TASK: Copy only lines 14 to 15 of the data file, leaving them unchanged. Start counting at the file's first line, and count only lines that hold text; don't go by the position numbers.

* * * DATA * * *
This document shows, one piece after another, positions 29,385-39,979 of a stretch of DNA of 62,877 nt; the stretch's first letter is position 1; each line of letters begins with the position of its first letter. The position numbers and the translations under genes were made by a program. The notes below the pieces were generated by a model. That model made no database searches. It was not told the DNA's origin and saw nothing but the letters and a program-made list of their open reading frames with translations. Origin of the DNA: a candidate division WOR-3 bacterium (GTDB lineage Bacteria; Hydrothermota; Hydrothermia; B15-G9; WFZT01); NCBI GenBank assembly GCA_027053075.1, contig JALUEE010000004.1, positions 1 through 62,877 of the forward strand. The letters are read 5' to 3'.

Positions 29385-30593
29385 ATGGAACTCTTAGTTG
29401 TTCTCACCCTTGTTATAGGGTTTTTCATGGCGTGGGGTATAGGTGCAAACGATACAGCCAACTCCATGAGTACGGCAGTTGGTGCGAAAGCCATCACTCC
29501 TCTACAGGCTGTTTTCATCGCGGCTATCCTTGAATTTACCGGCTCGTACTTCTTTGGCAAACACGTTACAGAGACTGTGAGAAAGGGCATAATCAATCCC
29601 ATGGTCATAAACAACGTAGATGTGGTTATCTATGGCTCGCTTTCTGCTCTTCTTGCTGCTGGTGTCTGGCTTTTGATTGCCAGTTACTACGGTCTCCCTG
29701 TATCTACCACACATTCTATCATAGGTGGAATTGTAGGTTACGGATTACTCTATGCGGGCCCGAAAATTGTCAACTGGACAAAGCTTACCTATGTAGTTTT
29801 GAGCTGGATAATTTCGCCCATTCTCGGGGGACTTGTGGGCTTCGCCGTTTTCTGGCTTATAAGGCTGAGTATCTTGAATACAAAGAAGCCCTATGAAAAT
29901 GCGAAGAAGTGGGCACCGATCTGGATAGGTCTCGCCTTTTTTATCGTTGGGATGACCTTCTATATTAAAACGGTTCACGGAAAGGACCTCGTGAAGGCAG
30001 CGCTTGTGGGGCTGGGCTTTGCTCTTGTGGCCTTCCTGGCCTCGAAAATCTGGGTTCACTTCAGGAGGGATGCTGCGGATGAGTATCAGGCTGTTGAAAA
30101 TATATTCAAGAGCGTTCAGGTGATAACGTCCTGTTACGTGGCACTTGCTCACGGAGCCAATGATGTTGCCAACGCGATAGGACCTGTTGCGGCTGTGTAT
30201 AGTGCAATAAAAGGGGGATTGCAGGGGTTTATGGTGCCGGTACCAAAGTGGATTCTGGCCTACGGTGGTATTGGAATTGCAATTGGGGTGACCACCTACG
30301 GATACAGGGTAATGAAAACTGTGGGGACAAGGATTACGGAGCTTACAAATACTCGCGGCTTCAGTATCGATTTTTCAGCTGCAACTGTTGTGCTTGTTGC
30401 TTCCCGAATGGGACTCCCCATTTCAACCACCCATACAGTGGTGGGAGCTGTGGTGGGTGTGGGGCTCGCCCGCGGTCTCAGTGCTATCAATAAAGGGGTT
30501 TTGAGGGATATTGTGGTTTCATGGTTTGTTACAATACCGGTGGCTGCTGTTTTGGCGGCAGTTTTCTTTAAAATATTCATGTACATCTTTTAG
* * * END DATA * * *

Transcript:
30401 TTCCCGAATGGGACTCCCCATTTCAACCACCCATACAGTGGTGGGAGCTGTGGTGGGTGTGGGGCTCGCCCGCGGTCTCAGTGCTATCAATAAAGGGGTT
30501 TTGAGGGATATTGTGGTTTCATGGTTTGTTACAATACCGGTGGCTGCTGTTTTGGCGGCAGTTTTCTTTAAAATATTCATGTACATCTTTTAG